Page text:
MOF-derived, N-doped, hierarchically porous carbon sponges as immobilizers to confine selenium as cathodes for Li–Se batteries with superior storage capacity and perfect cycling stability†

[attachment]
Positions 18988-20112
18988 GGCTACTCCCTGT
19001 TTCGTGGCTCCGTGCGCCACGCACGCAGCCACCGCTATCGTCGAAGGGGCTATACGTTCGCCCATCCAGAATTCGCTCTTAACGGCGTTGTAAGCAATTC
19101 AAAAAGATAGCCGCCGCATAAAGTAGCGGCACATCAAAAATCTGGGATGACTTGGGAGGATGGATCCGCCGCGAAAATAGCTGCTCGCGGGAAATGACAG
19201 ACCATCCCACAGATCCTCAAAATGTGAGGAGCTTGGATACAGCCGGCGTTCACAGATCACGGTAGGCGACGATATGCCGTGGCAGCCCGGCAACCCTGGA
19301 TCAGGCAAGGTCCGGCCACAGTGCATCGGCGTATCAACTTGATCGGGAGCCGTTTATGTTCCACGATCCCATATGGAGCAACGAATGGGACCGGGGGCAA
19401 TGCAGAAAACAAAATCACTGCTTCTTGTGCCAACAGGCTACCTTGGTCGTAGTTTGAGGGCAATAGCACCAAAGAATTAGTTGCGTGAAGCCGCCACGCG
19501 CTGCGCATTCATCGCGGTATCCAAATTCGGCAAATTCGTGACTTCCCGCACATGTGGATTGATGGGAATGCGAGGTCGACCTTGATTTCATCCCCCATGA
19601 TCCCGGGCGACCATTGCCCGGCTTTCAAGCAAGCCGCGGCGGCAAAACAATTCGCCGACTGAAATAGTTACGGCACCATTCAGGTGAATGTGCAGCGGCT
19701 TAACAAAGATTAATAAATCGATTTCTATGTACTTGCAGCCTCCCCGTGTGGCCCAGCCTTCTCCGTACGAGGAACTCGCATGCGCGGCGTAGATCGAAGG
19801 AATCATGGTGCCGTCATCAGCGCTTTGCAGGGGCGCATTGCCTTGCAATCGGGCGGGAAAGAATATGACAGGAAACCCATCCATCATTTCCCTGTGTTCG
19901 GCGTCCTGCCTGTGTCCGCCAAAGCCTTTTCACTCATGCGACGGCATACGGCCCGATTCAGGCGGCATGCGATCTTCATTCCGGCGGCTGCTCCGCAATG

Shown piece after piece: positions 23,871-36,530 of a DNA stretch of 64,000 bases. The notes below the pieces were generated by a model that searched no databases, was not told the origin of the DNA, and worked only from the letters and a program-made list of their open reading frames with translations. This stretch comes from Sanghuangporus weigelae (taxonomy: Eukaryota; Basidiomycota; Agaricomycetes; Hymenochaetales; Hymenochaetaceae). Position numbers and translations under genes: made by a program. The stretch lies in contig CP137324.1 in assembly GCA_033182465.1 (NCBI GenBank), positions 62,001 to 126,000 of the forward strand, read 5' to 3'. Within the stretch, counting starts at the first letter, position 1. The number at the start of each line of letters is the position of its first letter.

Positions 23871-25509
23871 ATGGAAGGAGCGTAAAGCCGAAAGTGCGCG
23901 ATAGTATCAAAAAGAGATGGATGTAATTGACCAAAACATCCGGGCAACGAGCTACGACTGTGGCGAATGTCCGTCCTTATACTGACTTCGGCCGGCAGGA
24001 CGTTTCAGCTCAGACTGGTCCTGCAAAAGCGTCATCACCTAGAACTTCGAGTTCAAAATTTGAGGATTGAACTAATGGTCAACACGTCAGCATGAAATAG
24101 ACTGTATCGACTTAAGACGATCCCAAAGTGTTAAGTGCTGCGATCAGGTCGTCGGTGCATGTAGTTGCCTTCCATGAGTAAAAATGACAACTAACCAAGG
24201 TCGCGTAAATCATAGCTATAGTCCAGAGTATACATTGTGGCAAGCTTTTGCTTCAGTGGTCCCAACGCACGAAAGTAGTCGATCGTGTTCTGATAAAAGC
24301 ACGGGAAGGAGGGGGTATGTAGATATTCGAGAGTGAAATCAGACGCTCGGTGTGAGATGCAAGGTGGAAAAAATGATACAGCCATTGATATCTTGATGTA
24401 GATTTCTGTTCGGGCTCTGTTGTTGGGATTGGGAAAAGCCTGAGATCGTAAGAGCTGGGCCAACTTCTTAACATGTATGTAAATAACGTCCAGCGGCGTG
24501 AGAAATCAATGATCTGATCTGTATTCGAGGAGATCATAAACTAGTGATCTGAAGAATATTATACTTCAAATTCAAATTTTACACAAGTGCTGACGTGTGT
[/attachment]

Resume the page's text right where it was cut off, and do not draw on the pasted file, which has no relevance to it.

Nitrogen-doped carbon sponges (NCS) composed of hierarchical microporous carbon layers are derived from metal organic frameworks (MOFs) via carbonization at high temperatures under Ar and NH3 flow. Se is impregnated into 0.4–0.55 nm micropores by melting-diffusion and infiltration methods. The confinement of Se within small-sized micropores of NCS efficiently prevents Se loss, and mesopores between carbon layers absorb a sufficient amount of electrolyte, as well as serve as cushion spaces for large volume changes during delithiation–lithiation processes. Nitrogen doping improves the electrical conductivity of carbon matrix and facilitates rapid charge transfer, making the carbon sponge a highway for charges involved in redox reactions. When serving as cathode materials for Li–Se batteries, the NCS/Se-50 composite with 50 wt% Se exhibits excellent cycling stability, superior rate capability and high coulombic efficiency. The cathode can exhibit 443.2 mA h g−1 at the 200th cycle with a coulombic efficiency of up to 99.9% at 0.5C (C = 675 mA h g−1), which leads to 0.031% capacity loss per cycle from 5th to 200th cycles. Even at a high rate of 5C, it can still retain 286.6 mA h g−1. The unique, large surface rod-like MOF-derived, N-doped carbon sponges with hierarchical porosity could be potential candidates in the related energy-storage systems.